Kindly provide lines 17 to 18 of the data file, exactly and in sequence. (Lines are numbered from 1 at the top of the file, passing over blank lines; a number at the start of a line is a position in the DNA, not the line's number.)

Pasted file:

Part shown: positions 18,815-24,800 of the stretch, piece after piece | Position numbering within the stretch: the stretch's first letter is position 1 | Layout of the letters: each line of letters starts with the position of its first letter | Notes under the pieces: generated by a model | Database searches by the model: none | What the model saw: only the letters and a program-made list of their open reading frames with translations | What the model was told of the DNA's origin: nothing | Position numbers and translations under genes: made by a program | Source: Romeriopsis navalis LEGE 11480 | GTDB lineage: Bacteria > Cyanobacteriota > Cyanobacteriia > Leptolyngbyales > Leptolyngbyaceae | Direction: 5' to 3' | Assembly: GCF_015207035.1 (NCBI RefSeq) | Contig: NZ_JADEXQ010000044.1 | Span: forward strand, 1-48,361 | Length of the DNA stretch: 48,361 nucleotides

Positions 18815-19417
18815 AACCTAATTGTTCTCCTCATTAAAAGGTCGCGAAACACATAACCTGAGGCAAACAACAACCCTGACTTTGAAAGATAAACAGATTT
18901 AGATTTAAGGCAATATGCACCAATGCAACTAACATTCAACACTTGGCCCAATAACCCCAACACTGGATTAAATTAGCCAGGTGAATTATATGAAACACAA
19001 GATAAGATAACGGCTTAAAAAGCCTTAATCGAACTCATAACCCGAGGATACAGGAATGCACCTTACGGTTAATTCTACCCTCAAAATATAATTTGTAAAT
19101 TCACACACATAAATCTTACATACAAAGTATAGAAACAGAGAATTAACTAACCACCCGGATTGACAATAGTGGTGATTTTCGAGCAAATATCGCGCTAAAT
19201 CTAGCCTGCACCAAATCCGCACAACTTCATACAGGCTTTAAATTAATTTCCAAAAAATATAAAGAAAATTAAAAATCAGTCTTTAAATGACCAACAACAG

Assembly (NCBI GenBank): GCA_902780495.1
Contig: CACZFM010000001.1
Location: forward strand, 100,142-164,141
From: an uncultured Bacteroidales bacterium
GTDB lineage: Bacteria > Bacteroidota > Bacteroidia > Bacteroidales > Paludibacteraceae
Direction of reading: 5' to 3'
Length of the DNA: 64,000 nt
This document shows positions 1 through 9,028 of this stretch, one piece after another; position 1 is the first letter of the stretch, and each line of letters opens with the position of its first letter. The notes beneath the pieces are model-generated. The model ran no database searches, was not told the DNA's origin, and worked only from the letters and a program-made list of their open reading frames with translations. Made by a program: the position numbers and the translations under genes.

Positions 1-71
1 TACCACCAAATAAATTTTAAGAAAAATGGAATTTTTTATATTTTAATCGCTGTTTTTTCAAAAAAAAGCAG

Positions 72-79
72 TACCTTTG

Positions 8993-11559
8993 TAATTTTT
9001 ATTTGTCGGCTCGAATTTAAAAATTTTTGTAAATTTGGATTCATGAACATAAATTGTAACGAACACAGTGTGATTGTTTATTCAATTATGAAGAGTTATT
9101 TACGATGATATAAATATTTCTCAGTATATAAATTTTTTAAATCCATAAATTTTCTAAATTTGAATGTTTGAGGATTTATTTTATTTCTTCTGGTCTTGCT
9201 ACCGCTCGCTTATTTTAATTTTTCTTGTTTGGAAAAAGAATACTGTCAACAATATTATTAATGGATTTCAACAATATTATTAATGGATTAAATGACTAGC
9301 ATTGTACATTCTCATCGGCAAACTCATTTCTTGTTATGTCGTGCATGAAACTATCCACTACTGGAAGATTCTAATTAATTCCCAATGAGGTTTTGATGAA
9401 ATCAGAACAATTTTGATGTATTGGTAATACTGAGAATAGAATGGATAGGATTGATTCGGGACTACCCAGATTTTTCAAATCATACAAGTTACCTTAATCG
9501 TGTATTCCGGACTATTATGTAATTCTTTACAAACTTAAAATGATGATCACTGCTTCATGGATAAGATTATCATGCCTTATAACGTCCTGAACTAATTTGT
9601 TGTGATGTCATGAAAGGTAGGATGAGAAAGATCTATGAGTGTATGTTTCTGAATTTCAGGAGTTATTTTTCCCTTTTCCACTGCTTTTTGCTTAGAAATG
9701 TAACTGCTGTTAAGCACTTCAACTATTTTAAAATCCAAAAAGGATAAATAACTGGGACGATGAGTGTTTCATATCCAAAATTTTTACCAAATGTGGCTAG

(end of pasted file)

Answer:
1 TACCACCAAATAAATTTTAAGAAAAATGGAATTTTTTATATTTTAATCGCTGTTTTTTCAAAAAAAAGCAG

Positions 72-79